we can not dedicate -- we can not consecrate -- we can not hallow -- these honored dead by using them as hostages against the living. by Anthony McCarthy
Abraham Lincoln, in his most revered speech, unwittingly provided a weapon that has been used since to kill many thousands of people. American soldiers and the countless others who, thought unmentionable in the United States, are indissolubly bound to our dead through the absolute requirements of justice and truth due to their being killed by the actions of the United States government, in our names, often giving Lincoln’s words as the reason.
How many times in the United States, as an excuse to continue the slaughter in Vietnam, Iraq and other wars of empire, has that weapon been used with the horrible potency generated by unthinking, unreflecting, coercive patriotism and rote reverence?
How many more people have died through the deployment of Lincoln’s words “should not have died in vain”?
Lincoln was honorable. He may have been the American President who had the truest sense of honor unbound by the conventions of aristocratic pretense. It is likely that he provided the weapon out of innocence borne of his great character and out of the requirement to address the necessities of the hard weeks during which he gave the speech, some of the worst in our history. The price the world has paid for those poetic words almost certainly wouldn’t have been worth their price to him, had he realized how they would be used by others.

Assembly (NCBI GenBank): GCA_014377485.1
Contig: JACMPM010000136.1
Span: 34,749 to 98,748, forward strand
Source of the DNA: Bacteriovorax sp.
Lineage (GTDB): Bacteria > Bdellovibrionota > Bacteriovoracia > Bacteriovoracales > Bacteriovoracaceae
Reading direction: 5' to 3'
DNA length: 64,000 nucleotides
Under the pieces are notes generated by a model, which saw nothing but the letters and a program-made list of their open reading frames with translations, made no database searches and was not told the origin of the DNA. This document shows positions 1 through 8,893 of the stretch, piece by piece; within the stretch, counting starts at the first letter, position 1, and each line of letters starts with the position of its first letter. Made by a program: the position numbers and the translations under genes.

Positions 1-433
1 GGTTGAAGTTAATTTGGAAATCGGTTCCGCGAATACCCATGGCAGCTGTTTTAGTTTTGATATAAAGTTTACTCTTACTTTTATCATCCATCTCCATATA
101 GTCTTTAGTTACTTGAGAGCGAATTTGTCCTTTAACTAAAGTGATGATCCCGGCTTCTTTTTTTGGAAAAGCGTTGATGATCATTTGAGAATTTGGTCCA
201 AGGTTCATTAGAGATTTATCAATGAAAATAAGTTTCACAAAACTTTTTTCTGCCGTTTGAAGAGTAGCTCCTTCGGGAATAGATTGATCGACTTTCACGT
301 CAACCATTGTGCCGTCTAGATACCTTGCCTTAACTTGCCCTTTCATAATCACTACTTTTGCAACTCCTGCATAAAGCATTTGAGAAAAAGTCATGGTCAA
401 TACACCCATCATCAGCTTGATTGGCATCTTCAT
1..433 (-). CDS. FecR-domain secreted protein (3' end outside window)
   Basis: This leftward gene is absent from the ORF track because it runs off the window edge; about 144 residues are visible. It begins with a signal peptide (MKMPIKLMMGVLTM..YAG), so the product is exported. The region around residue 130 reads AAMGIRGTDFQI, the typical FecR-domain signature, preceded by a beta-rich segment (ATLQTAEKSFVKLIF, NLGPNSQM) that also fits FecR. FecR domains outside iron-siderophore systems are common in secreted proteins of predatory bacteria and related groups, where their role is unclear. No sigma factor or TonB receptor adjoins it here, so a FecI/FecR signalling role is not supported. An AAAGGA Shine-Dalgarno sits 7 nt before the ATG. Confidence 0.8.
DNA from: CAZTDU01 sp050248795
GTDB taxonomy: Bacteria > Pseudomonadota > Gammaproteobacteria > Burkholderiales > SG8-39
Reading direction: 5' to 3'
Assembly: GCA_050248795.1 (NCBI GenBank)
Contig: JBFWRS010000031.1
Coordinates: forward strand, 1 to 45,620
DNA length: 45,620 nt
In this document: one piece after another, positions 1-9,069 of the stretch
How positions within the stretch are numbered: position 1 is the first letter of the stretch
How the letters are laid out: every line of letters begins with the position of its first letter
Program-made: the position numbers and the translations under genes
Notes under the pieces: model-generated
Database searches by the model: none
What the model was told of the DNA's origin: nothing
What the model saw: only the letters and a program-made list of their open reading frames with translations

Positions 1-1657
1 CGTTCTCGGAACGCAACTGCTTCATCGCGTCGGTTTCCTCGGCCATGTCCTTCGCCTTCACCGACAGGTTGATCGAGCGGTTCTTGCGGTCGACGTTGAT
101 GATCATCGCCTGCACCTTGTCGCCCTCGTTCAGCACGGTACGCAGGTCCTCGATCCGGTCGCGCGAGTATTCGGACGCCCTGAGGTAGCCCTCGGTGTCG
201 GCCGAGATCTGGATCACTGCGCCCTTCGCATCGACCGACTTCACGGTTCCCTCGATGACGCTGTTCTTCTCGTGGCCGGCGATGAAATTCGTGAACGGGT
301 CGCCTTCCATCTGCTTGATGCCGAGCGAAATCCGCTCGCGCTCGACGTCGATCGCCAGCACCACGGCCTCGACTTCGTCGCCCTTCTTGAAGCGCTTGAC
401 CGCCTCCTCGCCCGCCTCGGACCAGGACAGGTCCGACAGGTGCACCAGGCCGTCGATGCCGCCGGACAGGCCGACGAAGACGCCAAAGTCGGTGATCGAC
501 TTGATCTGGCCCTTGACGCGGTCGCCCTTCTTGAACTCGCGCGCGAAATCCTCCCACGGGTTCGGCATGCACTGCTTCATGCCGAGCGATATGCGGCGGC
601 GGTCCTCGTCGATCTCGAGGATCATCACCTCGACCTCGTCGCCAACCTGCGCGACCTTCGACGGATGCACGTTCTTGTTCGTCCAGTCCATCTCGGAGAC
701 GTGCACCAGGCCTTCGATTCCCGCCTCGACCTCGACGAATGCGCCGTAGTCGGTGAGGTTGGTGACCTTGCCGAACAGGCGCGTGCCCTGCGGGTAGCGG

People without morals and who have no honor, have no reservations about killing people. Given their readiness to kill without cause, saying they distort even the most sacred words for the purpose of killing more people is an idea shocking only to those in the habit of pretending they don’t see what they can plainly see.
Unfortunately, when you look down the list of American Presidents, you find a notable lack of character and in even some of those of high character it isn’t reliably coupled with wisdom. We can hope and pray that George W. Bush, utterly corrupt, utterly incompetent and reveling like a theatrical Caligula in his role as vicarious warrior, is the worst that our system can produce. I doubt that even with the example of the worst of his predecessors, Lincoln could have imagined someone as putrid as him attaining and holding the presidency. What he could have made of the regency of Cheney is even harder to imagine.
This week, as in all weeks of all of the imperial wars begun and continued by those who have no honor, no morality, no intention to allow the rule of The People, the tinny echo of Lincoln’s words as spoken by mimics sound through the helium balloon that diverts but refuses to inform the American People.
Those words from those mouths in the context of Bush’s war in Iraq do nothing to honor the dead, they prop them up before the camera as hostages, not to ransom a purpose for his criminal war, but as an emotional bribe to continue it until he can pass it and the blame for it onto someone else. It turns the deaths of those who have already died into a weapon against those who haven’t died yet. The honor due them is transformed into blackmail.
The plain truth is that those who have died in Bush’s war in Iraq have already died in vain. There is no further price that can redeem that terrible truth or to turn the utterly corrupt motives of those who have brought and continued this war to any more than a pantomime of greatness. The attempt only exposes the decay of our entire establishment, even those who say the words don’t believe them. Nothing that can be said can change that horrible truth and telling that truth will be punished because our ruling elite have buried democracy deeper than Robert Lincoln was forced to bury his father. He did so to prevent the theft of his corpse. Unfortunately he couldn’t do anything to protect his father’s soul from being stolen by criminals lower than grave robbers.
Note: If you ever see me mention the American dead without also mentioning those killed by the American government and its proxies, please point out the omission.